Bailey picked up his pace when he saw that Eli was already seated on the steps. Although he’d never admit it, this was his favorite part of the day. Handing out towels at the welcome desk at the gym was monotonous, and going home to his one-room apartment was isolating, but lunch with Eli was engaging and fun. He felt like he was back in school, hanging out with friends and goofing around, before they’d all been sorted into their assigned professions and sent their different ways.
Eli was already partway into his vitamax sandwich by the time Bailey sat down. “You started without me?” Bailey complained.
“Yeah, sorry,” Eli said, his words blunted by his full mouth. He took a swig from his water bottle and said, “I had my quarterly check-up last night and they cut my calorie count again. They said something about my blood pressure getting to high, so I was starving by noon.”
“I’m sorry man, that sucks,” Bailey said. He took his backpack off and unzipped it. From it, he pulled his S.I.L.P., Standard Issue Lunch Pack, his water bottle, and the protein bar he’d purchased from the vending machine at the gym. He passed the bar to Eli.
Eli’s eyes grew wide and a giant smile formed on his face. “Oh my gosh! You got chocolate! You’re the best, bro,” Eli said.
“Fair is fair. You beat me. I ain’t gonna short you,” Bailey said. It made him happy to see Eli so excited.
Eli ripped into the bar and took a big bite. He savored the flavor in his mouth, chewing slower. “This is so good,” he said through a full mouth.
“Glad you like it,” Bailey said. He ripped open his S.I.L.P. and tried to decide if he wanted his vitamax sandwich or veggie-bites first. He figured he should get the sandwich out of the way. He enjoy the veggie-bites more. Better to end on a high note. He took the square opaque bag from the box, ripped it open, and removed a triangle. The bread he didn’t mind. It was tough but tasteless. It was the vitamax paste that he hated. Thick and grainy, it made his mouth itch and burn at the same time. He took a sip of his water to choke the first bite down.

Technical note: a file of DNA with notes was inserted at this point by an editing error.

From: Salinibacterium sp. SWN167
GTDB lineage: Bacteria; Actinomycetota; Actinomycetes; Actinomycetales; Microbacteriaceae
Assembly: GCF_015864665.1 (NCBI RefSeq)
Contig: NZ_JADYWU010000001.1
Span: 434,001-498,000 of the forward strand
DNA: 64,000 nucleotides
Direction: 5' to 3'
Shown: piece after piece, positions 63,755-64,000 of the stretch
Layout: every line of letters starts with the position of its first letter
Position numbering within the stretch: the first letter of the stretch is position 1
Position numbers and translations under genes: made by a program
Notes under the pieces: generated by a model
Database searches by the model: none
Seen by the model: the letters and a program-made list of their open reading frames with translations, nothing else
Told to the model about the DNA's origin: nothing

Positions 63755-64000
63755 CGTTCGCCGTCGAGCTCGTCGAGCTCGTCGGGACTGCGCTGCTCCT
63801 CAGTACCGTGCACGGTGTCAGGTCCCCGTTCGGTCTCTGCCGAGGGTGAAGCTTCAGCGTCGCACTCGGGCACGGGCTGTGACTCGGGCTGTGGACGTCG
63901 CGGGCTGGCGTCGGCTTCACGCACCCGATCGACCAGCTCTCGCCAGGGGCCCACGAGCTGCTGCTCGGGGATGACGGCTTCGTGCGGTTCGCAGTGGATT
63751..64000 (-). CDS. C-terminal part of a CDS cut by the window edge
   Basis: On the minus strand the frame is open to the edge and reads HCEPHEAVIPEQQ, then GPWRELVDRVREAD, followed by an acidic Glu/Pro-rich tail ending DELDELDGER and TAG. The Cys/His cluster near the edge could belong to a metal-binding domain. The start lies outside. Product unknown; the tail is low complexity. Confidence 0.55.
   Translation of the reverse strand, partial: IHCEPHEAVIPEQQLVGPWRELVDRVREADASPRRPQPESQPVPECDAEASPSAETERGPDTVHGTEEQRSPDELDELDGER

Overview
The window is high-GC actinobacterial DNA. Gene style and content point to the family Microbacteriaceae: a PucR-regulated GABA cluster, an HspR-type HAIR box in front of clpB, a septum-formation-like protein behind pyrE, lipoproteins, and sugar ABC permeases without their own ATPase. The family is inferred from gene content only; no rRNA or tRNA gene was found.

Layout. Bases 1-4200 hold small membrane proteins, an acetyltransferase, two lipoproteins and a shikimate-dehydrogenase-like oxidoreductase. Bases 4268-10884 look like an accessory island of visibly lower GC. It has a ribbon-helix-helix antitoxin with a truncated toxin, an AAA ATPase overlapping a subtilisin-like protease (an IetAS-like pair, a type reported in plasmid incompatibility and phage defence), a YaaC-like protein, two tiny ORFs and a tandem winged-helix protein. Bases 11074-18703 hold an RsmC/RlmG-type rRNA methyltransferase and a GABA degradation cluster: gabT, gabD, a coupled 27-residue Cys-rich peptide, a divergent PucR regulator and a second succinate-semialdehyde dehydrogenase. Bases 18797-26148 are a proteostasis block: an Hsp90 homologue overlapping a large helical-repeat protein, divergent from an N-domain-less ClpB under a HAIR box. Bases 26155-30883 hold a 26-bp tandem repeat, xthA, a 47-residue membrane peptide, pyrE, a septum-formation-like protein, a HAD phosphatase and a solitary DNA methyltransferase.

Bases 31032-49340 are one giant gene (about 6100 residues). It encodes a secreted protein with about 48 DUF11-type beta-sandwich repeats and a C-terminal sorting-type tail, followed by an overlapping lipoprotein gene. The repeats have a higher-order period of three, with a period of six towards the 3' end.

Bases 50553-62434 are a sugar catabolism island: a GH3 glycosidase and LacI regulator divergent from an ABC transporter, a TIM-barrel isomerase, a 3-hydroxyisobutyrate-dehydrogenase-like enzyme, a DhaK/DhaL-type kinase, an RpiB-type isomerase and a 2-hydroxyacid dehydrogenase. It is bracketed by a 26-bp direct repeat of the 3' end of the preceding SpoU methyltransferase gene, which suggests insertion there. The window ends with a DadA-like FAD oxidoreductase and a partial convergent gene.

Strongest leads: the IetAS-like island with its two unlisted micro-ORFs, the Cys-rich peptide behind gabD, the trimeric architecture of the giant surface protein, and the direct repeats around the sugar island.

“So, you ready to play,” Eli said with a grin.
“You know it,” Bailey said as he choked down a second bite.
Eli reached into his backpack and took out a small square garage door opener. It was black with a single gray button in the middle. “I made some upgrades last night. It should give us an extra five feet in range,” he said.
“Awesome,” Bailey replied. He didn’t understand the mechanics behind Eli’s toys, but he loved playing with them. “Who went last?” he said, trying to remember.
“It’s your turn because yesterday I got the woman with the stroller for the win,” Eli said.
“That’s right,” Bailey said, remembering. He surveyed the crowd. Walkers strolled the walking trail in front of them. Other park patrons lounged in the grass eating their S.I.L.P.s on their lunch breaks. It was a beautiful day. The sun was out but had not yet become unbearable, and there was a gentle breeze that rustled the leaves on the trees.
An older man walked past with a small dog. Bailey was tempted to pick him, but a few weeks ago he and Eli had decided all game participants had to be under sixty-five. Bailey couldn’t tell where the man fell.